Defendants Norman Johansen, Commissioner of the Department of Social Welfare in the Virgin Islands, and Margaret M. Heckler, Secretary of the United States Department of Health and Human Serviees, opposed the motion for a temporary restraining order and preliminary injunction, and moved for summary judgment. They also urged the Court to stay the proceedings as the Third Circuit Court of Appeals was in the process of ruling on the issue.

After a hearing held on May 9, 1984 wherein the Court made findings of fact an order was entered denying the motion for a temporary restraining order and preliminary injunction, and class certification. Before us now is defendants' motion for summary judgment.


Since its revision in 1981, as part of the Omnibus Budget Reconciliation Act, Pub.L. No. 97-35, the lump-sum rule has been repeatedly challenged. This rule, amending section 402(a)(17) of the Social Security Act, 42 U.S.C. § 602 (a)(17), provides that certain AFDC beneficiaries who receive nonrecurring lump-sum income in excess of their monthly standard of need are ineligible for aid for a prescribed period of time.

Plaintiffs challenge the application of the lump-sum rule to all AFDC families. See 45 C.F.R. § 233.20 (a)(3)(ii)(D). They claim that the governing statute, 42 U.S.C. § 602 (a)(17), applies only to those AFDC families with earned income at the time of receipt of the lump sum.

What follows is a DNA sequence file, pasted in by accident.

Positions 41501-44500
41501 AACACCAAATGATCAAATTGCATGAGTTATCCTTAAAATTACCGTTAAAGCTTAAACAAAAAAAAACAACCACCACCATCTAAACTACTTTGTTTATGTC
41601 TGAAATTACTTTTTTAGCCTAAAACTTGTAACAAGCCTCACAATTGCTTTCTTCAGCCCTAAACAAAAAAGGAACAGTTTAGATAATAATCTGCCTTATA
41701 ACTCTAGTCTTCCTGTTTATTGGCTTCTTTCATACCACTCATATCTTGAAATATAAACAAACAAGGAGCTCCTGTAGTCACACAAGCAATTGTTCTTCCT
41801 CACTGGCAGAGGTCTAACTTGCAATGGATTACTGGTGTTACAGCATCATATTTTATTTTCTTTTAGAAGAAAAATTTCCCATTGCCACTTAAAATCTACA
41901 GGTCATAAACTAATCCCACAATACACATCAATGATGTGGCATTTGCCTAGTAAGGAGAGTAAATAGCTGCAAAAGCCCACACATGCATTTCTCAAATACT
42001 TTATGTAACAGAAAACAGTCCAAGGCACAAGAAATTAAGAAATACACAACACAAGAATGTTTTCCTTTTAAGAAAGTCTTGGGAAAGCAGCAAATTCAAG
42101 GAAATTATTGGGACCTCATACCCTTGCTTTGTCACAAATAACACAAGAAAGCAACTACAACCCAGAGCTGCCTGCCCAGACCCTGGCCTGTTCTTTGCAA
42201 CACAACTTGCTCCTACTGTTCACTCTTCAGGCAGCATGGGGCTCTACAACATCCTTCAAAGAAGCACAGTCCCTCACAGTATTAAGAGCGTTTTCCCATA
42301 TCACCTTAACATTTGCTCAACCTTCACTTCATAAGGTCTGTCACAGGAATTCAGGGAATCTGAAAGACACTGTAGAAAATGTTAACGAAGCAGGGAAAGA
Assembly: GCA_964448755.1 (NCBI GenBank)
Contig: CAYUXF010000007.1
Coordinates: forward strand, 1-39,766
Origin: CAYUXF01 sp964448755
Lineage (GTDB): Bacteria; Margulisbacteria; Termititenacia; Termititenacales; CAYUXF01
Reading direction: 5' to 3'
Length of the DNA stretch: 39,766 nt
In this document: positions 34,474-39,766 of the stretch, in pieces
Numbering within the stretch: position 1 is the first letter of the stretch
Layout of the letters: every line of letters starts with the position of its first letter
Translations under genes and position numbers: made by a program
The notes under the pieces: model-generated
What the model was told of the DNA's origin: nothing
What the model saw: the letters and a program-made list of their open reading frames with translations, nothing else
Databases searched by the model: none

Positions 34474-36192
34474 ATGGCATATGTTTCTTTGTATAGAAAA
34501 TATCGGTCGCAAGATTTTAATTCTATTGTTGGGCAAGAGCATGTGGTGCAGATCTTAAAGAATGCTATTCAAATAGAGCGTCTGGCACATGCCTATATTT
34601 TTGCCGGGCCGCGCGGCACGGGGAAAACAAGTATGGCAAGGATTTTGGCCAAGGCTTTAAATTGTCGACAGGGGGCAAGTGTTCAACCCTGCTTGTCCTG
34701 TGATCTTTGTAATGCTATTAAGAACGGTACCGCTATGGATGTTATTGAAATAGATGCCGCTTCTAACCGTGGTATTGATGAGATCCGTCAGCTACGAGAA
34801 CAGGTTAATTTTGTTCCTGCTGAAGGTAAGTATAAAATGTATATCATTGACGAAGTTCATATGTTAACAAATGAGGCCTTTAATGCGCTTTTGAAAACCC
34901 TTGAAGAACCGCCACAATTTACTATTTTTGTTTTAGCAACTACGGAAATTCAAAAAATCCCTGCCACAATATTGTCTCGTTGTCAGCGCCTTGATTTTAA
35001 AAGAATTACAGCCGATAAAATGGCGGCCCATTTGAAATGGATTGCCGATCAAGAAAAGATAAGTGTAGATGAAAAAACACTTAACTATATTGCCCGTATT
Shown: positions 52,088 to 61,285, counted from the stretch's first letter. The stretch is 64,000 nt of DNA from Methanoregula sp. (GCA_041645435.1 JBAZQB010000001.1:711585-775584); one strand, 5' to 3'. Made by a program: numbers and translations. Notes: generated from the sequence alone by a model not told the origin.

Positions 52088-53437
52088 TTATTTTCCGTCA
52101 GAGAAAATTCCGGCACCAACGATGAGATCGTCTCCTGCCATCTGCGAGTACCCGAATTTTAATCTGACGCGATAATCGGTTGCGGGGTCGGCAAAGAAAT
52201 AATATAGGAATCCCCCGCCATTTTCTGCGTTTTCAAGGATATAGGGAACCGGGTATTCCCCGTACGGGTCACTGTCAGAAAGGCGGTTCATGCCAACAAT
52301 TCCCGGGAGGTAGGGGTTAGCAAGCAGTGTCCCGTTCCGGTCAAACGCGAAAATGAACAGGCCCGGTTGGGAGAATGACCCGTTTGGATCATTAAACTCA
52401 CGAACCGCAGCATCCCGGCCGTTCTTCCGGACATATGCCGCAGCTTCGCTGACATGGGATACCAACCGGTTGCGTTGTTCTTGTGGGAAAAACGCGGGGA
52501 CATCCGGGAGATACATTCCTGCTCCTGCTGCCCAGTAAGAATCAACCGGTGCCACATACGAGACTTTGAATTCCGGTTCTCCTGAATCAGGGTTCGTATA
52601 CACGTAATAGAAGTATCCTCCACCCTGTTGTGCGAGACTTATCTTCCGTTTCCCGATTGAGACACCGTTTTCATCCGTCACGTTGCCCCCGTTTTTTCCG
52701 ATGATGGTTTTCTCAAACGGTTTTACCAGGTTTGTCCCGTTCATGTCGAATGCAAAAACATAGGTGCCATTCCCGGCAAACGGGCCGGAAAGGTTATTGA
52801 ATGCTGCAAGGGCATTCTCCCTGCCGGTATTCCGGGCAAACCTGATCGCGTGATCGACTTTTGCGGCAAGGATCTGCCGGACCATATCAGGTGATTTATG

The Third Circuit Court of Appeals was presented with this precise issue in Barnes v. Cohen, 749 F.2d 1009 (3d Cir. 1954), wherein the Court consolidated two district court cases with adverse holdings.

In Betson v. Cohen, 578 F. Supp. 154 (E.D.Pa. 1983), the court denied plaintiffs' motion for a temporary restraining order and class certification, and granted defendants' motion for summary judgment. Finding 42 U.S.C. § 602 (a)(17) ambiguous, the court looked to the statute's legislative history and found that the intent was to give all AFDC beneficiaries incentive to budget lump-sum payments, not just those with earned income.

Conversely, in Harris v. Heckler, 576 F. Supp. 915 (D.N.J. 1983), summary judgment was granted in favor of plaintiffs. Analyzing the language of the statute and congressional policy, the court ruled that the lump-sum rule applies only to AFDC recipients with earned income.